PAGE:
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  #1  
Old 04.11.05, 1:28 PM
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What do non musicians hear?

I went to a friends gig the other day at a small pub. Not many people had turned up I was VERY last minute so they hadnt really promoted it. There was a tiny crowd and you ended up going to the front just out of sympathy for the bands playing.

So I'm watching this band (Generic emo. REALLY generic emo, The lead singer even had Those Emo Glasses.) And it occurs to me that I know how pretty much every song is going to go from the opening two chords: Heavy bit, shouty bit, quiet melodic breakdown bit, Next Heavy Bit. And the three chord trick.
So I turn to my friend (non musician) and start telling him about the three chord trick, It then occurs to me that he never even noticed or cared until I pointed it out to him.

A little bit of a rambling story but heres the point: How much do you reckon learning music affects the way you listen to it? I think back and wonder if I even cared about tone before I picked up a guitar and noticed that some bands just have better sounding guitars than others. I used to think Tool was too "Murky" sounding, now I love it. I used to listen to tom morrello and think the guitar was like a kind of wooden synthesyser and you could make it sound like anything if you tried hard enough.

How do you reckon learning guitar has changed the way you think about songs, bands, tone and players?
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  #2  
Old 04.11.05, 6:24 PM
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i used to be amazed at simple chord progressions before i became a musician.
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Old 04.11.05, 6:40 PM
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I think that being a musician sometimes takes some of the fun out of just listening to a song for the sake of enjoyment. I find myself analyzing sounds, tone, guitar players style etc., instead of just enjoying the music and vocals. I find it hard to just sit down in the house and listen to a CD. I'd rather have it on while doing something else, so I don't focus on the aspects I mentioned.

At the same time, being a musician and listening to music can be fun because you can pick out chords and progressions and really enjoy the way a song was constructed or written, much more than someone who is not a musician.
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Old 04.11.05, 7:03 PM
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Being a music major and being exposed to all of the so-called "classics" has really helped me to analyze and pick apart chords and solos and other tricks people use to write music.

It has also helped me to discover just how boring and mediocre mainstream music has become. In a way its been a blessing, as Ive discovered a pile of innovative bands who challenge my mind and the way I perceive music. On the other hand, its been a curse, as I tend to get very frustrated with most of the music I hear day to day.

To answer your question, I suppose non-musicians just hear sound. Ive been a musician for a long time, so its hard to remember back when I listened to music on a strictly casual basis.
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Old 04.12.05, 11:56 AM
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The thing that really makes a difference is learning about production. Most nonmusician/nonproducer/muggle types can't tell the difference between a song with basic value and a recording that was produced well and has good timbres in it.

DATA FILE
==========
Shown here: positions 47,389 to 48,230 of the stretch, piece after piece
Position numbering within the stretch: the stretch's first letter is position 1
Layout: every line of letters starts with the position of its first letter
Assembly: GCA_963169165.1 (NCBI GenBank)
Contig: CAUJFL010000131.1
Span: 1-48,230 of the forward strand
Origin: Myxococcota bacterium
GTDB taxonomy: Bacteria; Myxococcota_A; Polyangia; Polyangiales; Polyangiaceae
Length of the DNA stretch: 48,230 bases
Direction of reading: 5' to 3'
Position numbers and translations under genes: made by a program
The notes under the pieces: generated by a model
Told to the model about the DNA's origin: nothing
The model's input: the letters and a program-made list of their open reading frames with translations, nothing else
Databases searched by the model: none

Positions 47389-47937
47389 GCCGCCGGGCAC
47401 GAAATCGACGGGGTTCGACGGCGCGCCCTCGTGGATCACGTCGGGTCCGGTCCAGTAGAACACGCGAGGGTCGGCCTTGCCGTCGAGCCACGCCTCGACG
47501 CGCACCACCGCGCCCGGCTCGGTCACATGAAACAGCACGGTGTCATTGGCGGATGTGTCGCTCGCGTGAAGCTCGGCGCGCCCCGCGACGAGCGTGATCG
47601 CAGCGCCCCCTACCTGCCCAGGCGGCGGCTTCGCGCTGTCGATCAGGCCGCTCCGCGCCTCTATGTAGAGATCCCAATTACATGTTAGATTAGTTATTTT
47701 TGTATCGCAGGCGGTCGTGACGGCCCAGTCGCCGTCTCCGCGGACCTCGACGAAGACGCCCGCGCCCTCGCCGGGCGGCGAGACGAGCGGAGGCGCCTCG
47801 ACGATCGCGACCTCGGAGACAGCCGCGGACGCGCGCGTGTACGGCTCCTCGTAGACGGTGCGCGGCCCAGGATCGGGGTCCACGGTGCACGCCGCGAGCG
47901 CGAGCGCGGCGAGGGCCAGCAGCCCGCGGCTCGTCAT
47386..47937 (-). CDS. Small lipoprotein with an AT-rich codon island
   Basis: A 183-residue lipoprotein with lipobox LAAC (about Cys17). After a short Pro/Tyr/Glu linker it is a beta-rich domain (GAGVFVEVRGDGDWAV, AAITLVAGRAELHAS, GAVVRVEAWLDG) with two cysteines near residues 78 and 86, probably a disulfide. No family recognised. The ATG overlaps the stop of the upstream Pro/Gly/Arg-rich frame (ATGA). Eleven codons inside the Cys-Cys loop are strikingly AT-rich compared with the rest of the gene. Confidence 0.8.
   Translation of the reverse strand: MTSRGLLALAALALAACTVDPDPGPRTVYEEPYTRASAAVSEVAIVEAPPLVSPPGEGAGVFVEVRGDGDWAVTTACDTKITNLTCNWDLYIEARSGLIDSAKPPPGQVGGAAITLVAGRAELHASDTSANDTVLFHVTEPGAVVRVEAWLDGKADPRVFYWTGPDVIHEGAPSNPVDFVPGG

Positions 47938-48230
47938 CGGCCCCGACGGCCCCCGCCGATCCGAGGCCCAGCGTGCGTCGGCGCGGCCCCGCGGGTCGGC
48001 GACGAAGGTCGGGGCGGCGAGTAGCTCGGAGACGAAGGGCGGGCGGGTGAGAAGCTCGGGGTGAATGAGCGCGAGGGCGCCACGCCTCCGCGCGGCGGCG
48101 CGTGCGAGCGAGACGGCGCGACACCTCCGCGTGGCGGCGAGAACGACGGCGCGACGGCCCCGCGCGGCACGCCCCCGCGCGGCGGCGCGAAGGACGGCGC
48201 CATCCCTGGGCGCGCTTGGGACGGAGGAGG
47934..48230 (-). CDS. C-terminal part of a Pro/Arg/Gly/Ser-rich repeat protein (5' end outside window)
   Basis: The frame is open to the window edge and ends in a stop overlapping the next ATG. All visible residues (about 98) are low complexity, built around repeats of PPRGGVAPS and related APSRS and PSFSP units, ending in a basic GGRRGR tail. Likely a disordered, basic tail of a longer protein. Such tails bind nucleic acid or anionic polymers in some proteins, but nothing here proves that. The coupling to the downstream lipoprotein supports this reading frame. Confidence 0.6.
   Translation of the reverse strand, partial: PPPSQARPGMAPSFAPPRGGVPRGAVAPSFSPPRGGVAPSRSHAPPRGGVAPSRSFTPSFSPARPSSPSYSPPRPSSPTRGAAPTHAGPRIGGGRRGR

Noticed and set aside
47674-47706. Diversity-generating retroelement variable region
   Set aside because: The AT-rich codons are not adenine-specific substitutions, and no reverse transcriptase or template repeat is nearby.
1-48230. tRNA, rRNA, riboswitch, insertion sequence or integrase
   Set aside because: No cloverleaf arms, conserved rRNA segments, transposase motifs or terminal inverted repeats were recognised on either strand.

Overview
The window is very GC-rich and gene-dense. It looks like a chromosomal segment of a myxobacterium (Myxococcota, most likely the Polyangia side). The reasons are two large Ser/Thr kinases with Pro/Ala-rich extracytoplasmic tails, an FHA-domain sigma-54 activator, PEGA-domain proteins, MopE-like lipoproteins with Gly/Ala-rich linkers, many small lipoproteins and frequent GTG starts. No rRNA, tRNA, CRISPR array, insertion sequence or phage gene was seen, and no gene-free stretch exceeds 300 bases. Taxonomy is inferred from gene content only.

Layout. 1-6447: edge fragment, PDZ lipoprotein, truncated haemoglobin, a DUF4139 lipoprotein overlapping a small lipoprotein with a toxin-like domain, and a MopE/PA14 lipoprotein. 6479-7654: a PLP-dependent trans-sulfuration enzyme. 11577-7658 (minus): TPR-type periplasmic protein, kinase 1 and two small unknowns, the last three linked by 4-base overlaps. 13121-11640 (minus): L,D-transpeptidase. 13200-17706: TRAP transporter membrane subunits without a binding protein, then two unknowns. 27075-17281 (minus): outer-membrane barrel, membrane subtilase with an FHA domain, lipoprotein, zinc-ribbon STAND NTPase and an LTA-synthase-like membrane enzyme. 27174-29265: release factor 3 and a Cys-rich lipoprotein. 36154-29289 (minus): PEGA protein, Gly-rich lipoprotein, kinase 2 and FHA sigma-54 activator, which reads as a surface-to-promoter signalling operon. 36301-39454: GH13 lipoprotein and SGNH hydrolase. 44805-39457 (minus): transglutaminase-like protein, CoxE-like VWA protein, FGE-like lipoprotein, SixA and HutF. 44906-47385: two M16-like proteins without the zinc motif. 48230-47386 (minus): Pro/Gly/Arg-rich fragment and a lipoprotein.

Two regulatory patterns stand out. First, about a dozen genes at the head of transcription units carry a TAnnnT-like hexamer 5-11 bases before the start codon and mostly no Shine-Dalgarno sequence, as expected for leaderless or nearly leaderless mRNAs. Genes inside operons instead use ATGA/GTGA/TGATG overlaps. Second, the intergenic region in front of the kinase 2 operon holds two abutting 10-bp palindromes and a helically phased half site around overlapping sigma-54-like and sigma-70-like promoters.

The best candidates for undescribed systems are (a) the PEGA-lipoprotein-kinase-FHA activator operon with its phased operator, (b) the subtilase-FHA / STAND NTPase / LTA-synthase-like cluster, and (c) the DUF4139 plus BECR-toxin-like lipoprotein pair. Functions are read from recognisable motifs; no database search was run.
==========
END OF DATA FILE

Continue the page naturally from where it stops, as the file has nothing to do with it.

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Old 04.12.05, 12:57 PM
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Seems like it's kind of like being a magician watching another magician's act. You know how the rabbit got in the hat, you know how and why it works, but you can still enjoy a good performance and a good show.

And it's a good way to learn some new tricks.
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Old 04.12.05, 5:43 PM
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I think when you are a non musician you see the tip of the iceberg, when you become a musician, there is a whole new dimension to the song you hear
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Old 04.12.05, 6:14 PM
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Wink

a friend of mine had been playing for around a year but hadn't developed too much, and when i showed him simple scales it blew his mind. i'm sure that non-musicians have no comprehension of the simplicity or the sheer complexity that alot of good music out there has in it.
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Old 04.13.05, 2:19 AM
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I agree you it does add anothr dimension to listening to songs but its annoying in ways. I reckon I could write much better songs If I found a way back from "Musician" headspace to "Listener" headspace.
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Old 04.13.05, 5:16 AM
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i feel that non-musicians find it hard to appreciate all types of music. for example, you see so many kids that think 'im a punk kid' and then wont listen to anything thats not punk because they have an 'image' to uphold. being a musician, i find that even though the music that really touches my heart is metal and hard rock, i still listen to and appreciate radiohead, incubus, rhcp, tommy emmanuel, coldplay, the john butler trio, prodigy, snoop dogg, nas, ice cube, N.E.R.D, silverchair, even some britney and greenday to an extent! its hard to find a non musician who can put on coal chamber or slipknot one minute, and then be chillin coldplay or john butler the next. even if some non musicians do listen to a variety of genres, most of the ones i know only scratch the surface of the other types of music and listen to whatever is going on the radio at the time for that genre. they dont truely appreciate the value of the song - they dont 'feel' the music like a musician does. a greatly composed and well written song can shake my soul, send shivers up my spine or bring me close to tears; for a non musician most of the time they just see it as a good song, not an emotional and spiritual experience.